How to Grow and Care for English Ivy (Branching Ivy) in Containers

English ivy Hedera helix

Intro: You’ve undoubtedly seen the fast-growing invasive English ivy, also known as branching ivy or glacier ivy, as ground cover in landscaping, and it is easy to grow in any balcony garden. It is almost impossible to kill this versatile container plant. It can be trained to grow up a trellis or in a hanging plant container. If grown in an indoor garden, English ivy cleans the air of formaldehyde, benzene and carbon monoxide. 


Scientific Name: Hedera helix

Plant Type: This evergreen ivy is a climbing plant.

Light: The English ivy plant can thrive in almost any level of light, from full shade to full sun.

Water: English ivy can withstand periods of drought. When watering, make sure to keep the potting soil moist but never soggy. Also make sure to water your branching ivy before frosts or during extreme periods of hot or dry weather.

Fertilizer: Branching ivy does not need a lot of fertilizer. Either fertilize once in the spring with a slow-release fertilizer or once every two weeks with a half dose with a liquid fertilizer.

Temperature: English ivy can do well in cold temperatures; some varieties do well if overwintered outdoors in freezing temperatures, but not all. Remember that plants in containers do not always survive cold temperatures as well as the same variety planted in the ground. The ground is more insulated than the plant container.

Pests and Diseases: This vine plant is not likely to have many pest or disease problems, but you may see aphids, spider mites, mealybugs or scale insect pests. Fungal diseases may also be a problem with your branching ivy plants.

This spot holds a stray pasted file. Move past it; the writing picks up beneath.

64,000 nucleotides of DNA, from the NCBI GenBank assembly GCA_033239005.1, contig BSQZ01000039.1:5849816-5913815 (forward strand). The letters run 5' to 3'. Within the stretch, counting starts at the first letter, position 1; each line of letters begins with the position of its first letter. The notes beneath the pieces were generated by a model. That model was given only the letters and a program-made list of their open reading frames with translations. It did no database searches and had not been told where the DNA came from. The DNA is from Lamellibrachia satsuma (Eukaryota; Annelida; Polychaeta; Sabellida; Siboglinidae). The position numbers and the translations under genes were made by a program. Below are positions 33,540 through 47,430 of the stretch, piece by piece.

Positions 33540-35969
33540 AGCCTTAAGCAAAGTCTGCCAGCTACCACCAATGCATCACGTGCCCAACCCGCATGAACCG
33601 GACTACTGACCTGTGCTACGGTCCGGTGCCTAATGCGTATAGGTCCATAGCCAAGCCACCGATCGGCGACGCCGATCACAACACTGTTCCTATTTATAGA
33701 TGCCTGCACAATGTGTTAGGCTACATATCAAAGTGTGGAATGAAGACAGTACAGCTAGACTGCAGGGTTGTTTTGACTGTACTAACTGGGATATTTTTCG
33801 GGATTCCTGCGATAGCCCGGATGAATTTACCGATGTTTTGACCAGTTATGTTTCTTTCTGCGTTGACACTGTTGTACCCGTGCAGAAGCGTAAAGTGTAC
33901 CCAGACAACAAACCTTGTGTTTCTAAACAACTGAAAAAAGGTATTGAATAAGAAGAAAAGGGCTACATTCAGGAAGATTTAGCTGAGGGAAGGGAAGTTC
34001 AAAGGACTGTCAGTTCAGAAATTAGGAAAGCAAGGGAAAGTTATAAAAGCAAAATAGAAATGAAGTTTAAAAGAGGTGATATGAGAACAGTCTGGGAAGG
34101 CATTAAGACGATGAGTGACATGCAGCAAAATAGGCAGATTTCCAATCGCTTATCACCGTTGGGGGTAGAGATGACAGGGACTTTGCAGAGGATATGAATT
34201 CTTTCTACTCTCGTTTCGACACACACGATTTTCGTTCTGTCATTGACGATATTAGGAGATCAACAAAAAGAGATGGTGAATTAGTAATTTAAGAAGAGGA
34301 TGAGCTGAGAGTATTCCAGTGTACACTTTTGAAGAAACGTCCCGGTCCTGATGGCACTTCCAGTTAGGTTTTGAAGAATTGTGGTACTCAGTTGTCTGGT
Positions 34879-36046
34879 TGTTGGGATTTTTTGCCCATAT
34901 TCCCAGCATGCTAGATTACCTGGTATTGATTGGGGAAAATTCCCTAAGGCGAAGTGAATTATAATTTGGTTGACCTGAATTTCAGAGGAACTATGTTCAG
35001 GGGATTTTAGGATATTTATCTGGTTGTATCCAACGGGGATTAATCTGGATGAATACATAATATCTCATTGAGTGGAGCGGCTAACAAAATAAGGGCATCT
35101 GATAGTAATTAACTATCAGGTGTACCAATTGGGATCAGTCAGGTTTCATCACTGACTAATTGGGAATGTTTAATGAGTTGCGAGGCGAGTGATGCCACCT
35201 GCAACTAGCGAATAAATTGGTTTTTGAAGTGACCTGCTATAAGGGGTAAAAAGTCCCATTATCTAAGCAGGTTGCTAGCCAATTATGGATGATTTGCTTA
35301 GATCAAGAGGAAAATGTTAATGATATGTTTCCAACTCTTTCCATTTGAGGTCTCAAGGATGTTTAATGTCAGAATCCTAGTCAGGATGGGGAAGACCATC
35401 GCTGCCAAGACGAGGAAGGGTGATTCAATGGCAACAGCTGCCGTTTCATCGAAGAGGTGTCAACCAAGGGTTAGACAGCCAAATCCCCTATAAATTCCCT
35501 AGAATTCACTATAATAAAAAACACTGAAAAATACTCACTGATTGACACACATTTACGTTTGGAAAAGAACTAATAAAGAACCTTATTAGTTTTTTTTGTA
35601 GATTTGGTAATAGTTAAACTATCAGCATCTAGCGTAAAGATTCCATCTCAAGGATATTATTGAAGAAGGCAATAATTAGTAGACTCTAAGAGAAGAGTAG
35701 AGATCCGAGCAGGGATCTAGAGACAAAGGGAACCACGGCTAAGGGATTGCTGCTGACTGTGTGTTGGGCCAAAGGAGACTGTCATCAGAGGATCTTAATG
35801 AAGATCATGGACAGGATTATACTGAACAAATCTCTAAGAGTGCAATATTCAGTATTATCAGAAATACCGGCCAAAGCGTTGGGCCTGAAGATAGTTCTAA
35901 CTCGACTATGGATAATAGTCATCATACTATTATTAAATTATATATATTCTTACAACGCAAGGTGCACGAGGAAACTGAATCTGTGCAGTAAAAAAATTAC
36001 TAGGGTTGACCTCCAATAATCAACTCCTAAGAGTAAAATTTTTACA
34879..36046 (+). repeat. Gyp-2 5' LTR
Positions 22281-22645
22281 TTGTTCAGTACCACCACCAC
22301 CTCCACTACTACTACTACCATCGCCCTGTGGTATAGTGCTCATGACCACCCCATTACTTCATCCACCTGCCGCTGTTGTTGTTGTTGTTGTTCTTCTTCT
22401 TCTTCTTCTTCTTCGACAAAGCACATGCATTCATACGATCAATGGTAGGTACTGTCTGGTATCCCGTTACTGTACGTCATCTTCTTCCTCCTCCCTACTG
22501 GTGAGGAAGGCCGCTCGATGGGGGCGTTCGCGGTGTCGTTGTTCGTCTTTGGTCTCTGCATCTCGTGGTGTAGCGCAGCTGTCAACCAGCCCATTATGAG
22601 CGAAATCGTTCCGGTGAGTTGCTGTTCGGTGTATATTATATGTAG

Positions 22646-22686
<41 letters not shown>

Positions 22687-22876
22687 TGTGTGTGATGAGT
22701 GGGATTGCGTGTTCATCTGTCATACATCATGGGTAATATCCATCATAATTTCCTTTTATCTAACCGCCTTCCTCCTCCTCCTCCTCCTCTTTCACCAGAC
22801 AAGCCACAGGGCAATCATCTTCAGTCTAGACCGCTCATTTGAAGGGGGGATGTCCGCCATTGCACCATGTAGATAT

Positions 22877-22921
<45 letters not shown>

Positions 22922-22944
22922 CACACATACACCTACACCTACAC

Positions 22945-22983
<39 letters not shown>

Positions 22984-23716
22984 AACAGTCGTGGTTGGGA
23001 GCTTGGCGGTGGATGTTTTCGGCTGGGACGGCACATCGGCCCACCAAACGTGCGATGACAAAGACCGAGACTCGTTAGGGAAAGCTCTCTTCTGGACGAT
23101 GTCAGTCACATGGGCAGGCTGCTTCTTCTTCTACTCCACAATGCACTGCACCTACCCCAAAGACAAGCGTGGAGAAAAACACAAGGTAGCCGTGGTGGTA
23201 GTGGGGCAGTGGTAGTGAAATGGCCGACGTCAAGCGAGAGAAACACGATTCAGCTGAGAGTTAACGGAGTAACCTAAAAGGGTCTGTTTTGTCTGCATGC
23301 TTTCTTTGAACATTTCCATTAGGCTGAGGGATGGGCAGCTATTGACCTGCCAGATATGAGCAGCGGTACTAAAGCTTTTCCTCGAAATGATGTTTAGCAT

Propagation: To propagate English ivy, take cuttings from the mother plant.

Misc. Info: The yellow flowers of the English ivy plant will attract bees and other beneficial pollinators, and it produces a black berrylike fruit, which attract wild birds. (The fruit is poisonous to humans.) Never let this plant grow wild in your area – it is already invasive in Australia and North America, creating “ivy deserts,” where they have taken over native plant species so much that only the English ivy is left. The sale or importation of the branching ivy plant is illegal in Oregon. For its invasive nature, keep it away from other container plants if you don’t want the English ivy to take over and kill them.



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English ivy wall

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